Today I watched the beginning of a miracle. Working in adoption is hard. It’s filled with joy, but it’s also filled with grief and brokenness.
So much of the work done in adoption is done prior to the delivery of the baby.
It’s careful consideration on the part of the expectant mother. It’s looking at all the options and who is on her team. Who will be there to help with parenting, survival, emotional support?
It’s equally careful consideration on the part of the adopting parents. Is adoption a calling? Is adoption a choice because of infertility? Do the adoptive parents-to-be understand that the child will always be a part of the birth parents, even if they do not see them often (or even at all)?
And then there is placement.
One family says “good-bye” to a child they have only met, and another says “welcome home”. “Bittersweet” may be the word that best describes the emotions swirling around placement time, but it only begins to scratch the depths of the emotions involved.
Then time passes and life happens.
The child grows and matures, as do both sets of parents. From toddlerhood to adulthood, adoption remains with the both families, and is always a part of the child’s identity. Emotions ebb and flow.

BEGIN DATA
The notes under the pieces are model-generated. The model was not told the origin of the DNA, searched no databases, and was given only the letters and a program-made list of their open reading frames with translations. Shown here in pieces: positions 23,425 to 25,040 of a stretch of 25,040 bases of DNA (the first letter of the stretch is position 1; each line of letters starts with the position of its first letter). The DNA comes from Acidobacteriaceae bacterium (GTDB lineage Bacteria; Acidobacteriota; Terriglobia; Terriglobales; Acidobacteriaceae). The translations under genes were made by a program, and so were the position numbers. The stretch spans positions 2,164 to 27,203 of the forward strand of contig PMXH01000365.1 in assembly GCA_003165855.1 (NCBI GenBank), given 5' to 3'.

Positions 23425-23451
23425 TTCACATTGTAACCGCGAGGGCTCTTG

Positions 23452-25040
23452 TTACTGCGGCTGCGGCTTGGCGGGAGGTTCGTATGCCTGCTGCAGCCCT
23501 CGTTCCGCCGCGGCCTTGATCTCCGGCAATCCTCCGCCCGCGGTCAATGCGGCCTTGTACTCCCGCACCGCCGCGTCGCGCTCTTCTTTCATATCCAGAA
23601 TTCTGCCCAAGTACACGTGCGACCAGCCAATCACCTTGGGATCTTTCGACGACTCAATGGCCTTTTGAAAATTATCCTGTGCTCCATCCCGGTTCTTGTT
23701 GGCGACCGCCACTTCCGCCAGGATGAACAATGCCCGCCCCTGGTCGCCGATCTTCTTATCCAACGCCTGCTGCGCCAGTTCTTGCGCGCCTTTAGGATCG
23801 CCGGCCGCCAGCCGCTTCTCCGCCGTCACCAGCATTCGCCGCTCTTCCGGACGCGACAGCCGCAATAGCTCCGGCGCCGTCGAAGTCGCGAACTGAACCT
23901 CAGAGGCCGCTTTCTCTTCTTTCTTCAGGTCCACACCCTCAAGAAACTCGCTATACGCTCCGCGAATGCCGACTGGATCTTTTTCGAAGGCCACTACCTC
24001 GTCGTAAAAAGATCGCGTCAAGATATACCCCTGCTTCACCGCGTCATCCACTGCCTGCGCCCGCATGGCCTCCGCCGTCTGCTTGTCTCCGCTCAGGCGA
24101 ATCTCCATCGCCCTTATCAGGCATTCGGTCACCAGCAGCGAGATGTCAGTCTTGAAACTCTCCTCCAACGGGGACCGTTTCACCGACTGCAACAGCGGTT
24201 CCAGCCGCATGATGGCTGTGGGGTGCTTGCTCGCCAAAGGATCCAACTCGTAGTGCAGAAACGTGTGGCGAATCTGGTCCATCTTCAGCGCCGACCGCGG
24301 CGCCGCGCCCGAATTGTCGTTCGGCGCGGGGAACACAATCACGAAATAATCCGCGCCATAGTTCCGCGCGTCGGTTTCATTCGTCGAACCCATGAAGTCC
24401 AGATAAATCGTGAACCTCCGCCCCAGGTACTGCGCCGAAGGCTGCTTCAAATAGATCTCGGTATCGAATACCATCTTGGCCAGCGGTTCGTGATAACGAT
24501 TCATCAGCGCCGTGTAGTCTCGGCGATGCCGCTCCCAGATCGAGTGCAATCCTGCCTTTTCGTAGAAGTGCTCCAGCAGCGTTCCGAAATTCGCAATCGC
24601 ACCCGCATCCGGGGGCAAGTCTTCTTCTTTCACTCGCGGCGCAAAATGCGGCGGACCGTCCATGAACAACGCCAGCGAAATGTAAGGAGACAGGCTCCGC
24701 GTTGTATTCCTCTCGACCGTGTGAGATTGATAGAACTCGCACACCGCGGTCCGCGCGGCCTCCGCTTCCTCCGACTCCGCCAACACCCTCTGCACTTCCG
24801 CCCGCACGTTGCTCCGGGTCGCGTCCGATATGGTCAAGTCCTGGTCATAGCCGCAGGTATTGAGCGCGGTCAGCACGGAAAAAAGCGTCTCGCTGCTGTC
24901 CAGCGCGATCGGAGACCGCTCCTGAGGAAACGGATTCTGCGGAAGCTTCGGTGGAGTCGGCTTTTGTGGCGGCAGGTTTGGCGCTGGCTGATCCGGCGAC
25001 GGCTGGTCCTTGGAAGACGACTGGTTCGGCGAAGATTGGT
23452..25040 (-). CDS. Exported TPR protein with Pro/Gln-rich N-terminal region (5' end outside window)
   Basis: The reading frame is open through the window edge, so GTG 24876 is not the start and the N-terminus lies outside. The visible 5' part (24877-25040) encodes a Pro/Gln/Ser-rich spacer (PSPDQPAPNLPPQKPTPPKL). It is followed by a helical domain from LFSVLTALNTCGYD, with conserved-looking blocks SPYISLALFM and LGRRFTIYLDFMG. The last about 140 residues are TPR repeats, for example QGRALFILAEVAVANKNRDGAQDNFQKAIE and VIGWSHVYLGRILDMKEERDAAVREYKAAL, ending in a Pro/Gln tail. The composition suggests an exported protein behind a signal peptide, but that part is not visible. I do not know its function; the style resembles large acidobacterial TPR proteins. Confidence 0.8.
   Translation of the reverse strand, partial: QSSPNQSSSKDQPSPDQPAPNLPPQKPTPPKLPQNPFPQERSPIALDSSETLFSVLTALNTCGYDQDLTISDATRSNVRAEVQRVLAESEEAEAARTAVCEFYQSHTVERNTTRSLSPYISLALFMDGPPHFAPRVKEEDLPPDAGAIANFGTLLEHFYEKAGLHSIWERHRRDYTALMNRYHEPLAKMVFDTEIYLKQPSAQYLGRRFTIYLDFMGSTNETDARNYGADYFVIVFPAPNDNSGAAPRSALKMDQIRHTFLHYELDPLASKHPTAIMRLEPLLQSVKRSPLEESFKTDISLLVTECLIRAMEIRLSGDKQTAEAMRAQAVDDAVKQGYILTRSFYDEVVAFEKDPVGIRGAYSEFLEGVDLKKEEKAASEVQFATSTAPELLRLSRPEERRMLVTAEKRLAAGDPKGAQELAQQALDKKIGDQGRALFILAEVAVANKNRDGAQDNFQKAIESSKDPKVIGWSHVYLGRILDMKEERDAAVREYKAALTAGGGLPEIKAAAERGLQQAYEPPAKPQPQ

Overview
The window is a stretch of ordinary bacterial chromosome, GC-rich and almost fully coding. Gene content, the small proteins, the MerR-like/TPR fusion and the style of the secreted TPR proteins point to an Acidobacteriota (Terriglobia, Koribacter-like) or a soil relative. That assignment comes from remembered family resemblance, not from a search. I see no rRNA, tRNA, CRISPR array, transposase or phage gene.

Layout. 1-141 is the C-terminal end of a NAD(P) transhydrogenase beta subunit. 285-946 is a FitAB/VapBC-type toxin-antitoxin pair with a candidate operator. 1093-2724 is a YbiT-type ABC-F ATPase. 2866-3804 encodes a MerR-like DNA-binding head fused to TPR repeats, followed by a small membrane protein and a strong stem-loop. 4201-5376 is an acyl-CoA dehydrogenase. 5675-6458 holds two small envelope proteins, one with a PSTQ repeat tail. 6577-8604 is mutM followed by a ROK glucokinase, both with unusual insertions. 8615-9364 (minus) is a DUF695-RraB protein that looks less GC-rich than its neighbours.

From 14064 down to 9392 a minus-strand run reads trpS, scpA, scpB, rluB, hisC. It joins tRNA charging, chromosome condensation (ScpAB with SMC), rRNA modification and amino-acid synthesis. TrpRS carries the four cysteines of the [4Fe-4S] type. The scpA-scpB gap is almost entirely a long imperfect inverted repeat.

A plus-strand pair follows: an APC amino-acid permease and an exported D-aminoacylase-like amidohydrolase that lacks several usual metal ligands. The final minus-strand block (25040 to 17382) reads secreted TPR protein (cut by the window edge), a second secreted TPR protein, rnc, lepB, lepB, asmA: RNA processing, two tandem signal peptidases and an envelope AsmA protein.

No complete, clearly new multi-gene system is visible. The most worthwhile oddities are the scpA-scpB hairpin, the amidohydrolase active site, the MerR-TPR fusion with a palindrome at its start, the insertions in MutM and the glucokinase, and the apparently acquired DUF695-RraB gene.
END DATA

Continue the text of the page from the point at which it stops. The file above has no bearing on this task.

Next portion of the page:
As an adoption professional, I’ve been on the preparation end of the process for more years than I care to admit. As an adoptive parent, I’ve watched my girls navigate the ups and downs of childhood and adolescence, and then I’ve watched them become mothers. But I’ve seldom had the privilege to be a part of an adoption reunion.
That is changing.
Today I watched two mothers come together after more than 20 years apart. The foundation is being laid for the child who is now an adult to meet the family that created her.
Questions will be asked. Answers will be given.
Maybe—just maybe—some of the broken pieces will be made whole.
Wishing you all grace and peace — Diane